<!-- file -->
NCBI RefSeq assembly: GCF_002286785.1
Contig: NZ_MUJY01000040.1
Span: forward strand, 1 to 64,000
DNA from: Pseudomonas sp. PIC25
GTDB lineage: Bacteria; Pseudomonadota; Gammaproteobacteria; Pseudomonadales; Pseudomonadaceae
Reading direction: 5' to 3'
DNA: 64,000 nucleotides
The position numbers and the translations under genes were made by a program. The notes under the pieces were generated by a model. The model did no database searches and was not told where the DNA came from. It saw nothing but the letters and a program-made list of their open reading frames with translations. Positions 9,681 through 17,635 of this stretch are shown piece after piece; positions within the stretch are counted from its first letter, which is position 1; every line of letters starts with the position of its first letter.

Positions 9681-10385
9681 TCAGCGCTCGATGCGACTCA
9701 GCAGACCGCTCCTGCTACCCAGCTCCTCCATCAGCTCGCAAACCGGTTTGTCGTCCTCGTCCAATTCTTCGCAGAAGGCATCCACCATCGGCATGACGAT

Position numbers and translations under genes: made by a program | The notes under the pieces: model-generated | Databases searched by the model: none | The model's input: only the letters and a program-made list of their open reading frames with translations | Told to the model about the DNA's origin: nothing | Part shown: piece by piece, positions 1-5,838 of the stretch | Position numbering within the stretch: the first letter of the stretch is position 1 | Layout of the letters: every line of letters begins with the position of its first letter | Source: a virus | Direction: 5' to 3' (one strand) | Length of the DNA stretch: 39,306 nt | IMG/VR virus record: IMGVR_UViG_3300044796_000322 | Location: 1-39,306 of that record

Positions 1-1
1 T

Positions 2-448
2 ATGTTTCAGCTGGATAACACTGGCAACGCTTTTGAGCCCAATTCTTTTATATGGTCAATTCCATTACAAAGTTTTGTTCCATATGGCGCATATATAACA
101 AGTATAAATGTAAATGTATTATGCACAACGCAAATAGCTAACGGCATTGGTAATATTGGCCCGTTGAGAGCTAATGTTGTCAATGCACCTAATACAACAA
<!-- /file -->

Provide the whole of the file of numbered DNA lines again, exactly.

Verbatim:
NCBI RefSeq assembly: GCF_002286785.1
Contig: NZ_MUJY01000040.1
Span: forward strand, 1 to 64,000
DNA from: Pseudomonas sp. PIC25
GTDB lineage: Bacteria; Pseudomonadota; Gammaproteobacteria; Pseudomonadales; Pseudomonadaceae
Reading direction: 5' to 3'
DNA: 64,000 nucleotides
The position numbers and the translations under genes were made by a program. The notes under the pieces were generated by a model. The model did no database searches and was not told where the DNA came from. It saw nothing but the letters and a program-made list of their open reading frames with translations. Positions 9,681 through 17,635 of this stretch are shown piece after piece; positions within the stretch are counted from its first letter, which is position 1; every line of letters starts with the position of its first letter.

Positions 9681-10385
9681 TCAGCGCTCGATGCGACTCA
9701 GCAGACCGCTCCTGCTACCCAGCTCCTCCATCAGCTCGCAAACCGGTTTGTCGTCCTCGTCCAATTCTTCGCAGAAGGCATCCACCATCGGCATGACGAT

Position numbers and translations under genes: made by a program | The notes under the pieces: model-generated | Databases searched by the model: none | The model's input: only the letters and a program-made list of their open reading frames with translations | Told to the model about the DNA's origin: nothing | Part shown: piece by piece, positions 1-5,838 of the stretch | Position numbering within the stretch: the first letter of the stretch is position 1 | Layout of the letters: every line of letters begins with the position of its first letter | Source: a virus | Direction: 5' to 3' (one strand) | Length of the DNA stretch: 39,306 nt | IMG/VR virus record: IMGVR_UViG_3300044796_000322 | Location: 1-39,306 of that record

Positions 1-1
1 T

Positions 2-448
2 ATGTTTCAGCTGGATAACACTGGCAACGCTTTTGAGCCCAATTCTTTTATATGGTCAATTCCATTACAAAGTTTTGTTCCATATGGCGCATATATAACA
101 AGTATAAATGTAAATGTATTATGCACAACGCAAATAGCTAACGGCATTGGTAATATTGGCCCGTTGAGAGCTAATGTTGTCAATGCACCTAATACAACAA